The names of people, places and things sometimes change. At the beginning of the 20th century, Whistler Mountain was labelled on maps as London Mountain and, until the creation of the Resort Municipality of Whistler in 1975, this area was officially known as Alta Lake. Even Alta Lake was once called Summit Lake.
Some name changes, such as that of Whistler Mountain, occur gradually, beginning as a nickname and then changing officially to reflect the popular name. Others change only partially, leaving enough of the previous name to ensure it is still easily recognizable. An example of this is The Point.
Bert Harrop first came to Alta Lake in 1920 for a short stay at Rainbow Lodge. Like many before and after him, his first stay in the valley ended up lasting a few decades longer than expected. Helped by Alex Philip, the Harrops settled on a point of land on the west side of the lake, just south of Rainbow Lodge, which became known as Harrop’s Point.
Bert has been trained as a cabinetmaker in England and he quickly put his skills to use at Alta Lake. Before winter arrived, he and Sewall Tapley had framed in a small house on the beach at Rainbow Lodge. Constructed on a raft of cedar logs and later secured to the shore of Harrop’s Point, this became Alta Lake’s first (and possible only) floating cottage.
This cottage was followed by a tearoom with a porch extending over the water. Harrop’s Tearoom became a gathering place for locals and visitors, presided over by Bert’s wife Agnes. The tearoom was known for more than simply a good meal; Agnes told fortunes by reading tea leaves. According to Pip Brock, whose family began visiting Alta Lake in the 1920s, Agnes “did it very well, assisted by all the rampant local gossip! I used to have my cup read so I could see how I stood in the neighbourhood.”
Bert continued building, constructing a cottage on his property to rent out to visitors and others for summer residents, including the Brock family. He also built a workshop for himself. As the snow fell in winter Bert crafted furniture in his workshop, some pieces of which survive today in the museum.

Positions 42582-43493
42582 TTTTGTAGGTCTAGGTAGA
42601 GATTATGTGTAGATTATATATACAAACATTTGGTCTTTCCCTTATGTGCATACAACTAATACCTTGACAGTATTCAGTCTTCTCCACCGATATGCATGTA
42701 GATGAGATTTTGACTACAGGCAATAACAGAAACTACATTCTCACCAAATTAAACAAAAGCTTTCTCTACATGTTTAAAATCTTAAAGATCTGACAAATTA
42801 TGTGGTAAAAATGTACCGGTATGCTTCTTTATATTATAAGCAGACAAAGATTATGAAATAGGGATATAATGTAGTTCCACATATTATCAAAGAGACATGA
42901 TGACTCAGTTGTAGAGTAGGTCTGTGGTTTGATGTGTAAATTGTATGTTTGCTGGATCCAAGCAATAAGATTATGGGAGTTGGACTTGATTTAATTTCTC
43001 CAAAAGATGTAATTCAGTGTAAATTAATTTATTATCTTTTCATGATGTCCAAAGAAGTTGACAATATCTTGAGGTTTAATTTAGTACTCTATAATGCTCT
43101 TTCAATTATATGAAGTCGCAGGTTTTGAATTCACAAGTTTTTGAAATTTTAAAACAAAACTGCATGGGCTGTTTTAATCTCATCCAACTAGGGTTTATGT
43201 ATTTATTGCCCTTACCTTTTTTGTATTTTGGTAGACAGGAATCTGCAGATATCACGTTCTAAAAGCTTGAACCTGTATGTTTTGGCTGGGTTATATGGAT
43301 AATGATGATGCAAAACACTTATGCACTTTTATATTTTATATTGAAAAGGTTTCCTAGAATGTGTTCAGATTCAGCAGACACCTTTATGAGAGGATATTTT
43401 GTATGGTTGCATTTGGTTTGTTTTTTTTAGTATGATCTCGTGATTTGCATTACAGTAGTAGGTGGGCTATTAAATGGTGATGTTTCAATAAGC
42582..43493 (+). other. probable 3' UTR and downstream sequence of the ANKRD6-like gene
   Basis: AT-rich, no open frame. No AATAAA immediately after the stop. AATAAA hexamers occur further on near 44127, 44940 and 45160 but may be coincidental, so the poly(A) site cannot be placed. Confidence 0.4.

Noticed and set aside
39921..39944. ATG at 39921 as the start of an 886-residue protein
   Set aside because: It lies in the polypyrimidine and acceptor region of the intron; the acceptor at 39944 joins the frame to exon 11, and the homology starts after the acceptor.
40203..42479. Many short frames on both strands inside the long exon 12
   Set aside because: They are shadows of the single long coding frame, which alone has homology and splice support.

Bert and Agnes sold Harrop’s Point in 1948 to Cathy and Ivan Collishaw who continued to run it under that name until they sold it in 1952. Loyd and Sharen Mansell then renamed the enterprise Bob’s Point and ran it for only a year before selling to their neighbour Dick Fairhurst, who had been operating Cypress Lodge for a few years before purchasing this property, adding three cabins and a tearoom to his business. Dick’s mother Elizabeth Alice moved up from Vancouver to help run Cypress Lodge on Cypress Point. Under her, the tearoom became known for its “Hot Dog Friday Night” when a refrigerated rail car bought fresh food and meat on Fridays as well as Ma Fairhurst’s famed butter tarts.
The tearoom and Bert’s cottages were demolished in 1962 and replaced with four new cabins, complete with Alta Lake’s first coloured bathroom fixtures. Cypress Point became a gathering place for the community, including the Alta Lake Sailing Club and its annual “Regretta.” The Fairhursts continued to operate Cypress Lodge until 1972 when it was sold to the Canadian Youth Hostel Association.
For the next few decades, the property was known as the Youth Hostel until the hostel moved away from Alta Lake. Today, the buildings of Cypress Lodge host the Whistler Sailing Club and The Point Artist-Run Centre and is often referred to simply as The Point.